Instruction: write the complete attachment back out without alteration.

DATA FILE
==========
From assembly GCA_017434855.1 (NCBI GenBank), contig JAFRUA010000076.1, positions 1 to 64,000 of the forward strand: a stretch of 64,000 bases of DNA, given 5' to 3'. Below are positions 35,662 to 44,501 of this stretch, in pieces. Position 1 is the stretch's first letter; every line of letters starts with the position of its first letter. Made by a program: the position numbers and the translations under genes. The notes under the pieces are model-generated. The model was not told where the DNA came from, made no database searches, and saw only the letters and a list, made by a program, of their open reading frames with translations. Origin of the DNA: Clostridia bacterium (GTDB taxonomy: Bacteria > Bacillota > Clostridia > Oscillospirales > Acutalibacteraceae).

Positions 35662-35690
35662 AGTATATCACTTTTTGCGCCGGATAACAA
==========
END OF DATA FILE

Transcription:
From assembly GCA_017434855.1 (NCBI GenBank), contig JAFRUA010000076.1, positions 1 to 64,000 of the forward strand: a stretch of 64,000 bases of DNA, given 5' to 3'. Below are positions 35,662 to 44,501 of this stretch, in pieces. Position 1 is the stretch's first letter; every line of letters starts with the position of its first letter. Made by a program: the position numbers and the translations under genes. The notes under the pieces are model-generated. The model was not told where the DNA came from, made no database searches, and saw only the letters and a list, made by a program, of their open reading frames with translations. Origin of the DNA: Clostridia bacterium (GTDB taxonomy: Bacteria > Bacillota > Clostridia > Oscillospirales > Acutalibacteraceae).

Positions 35662-35690
35662 AGTATATCACTTTTTGCGCCGGATAACAA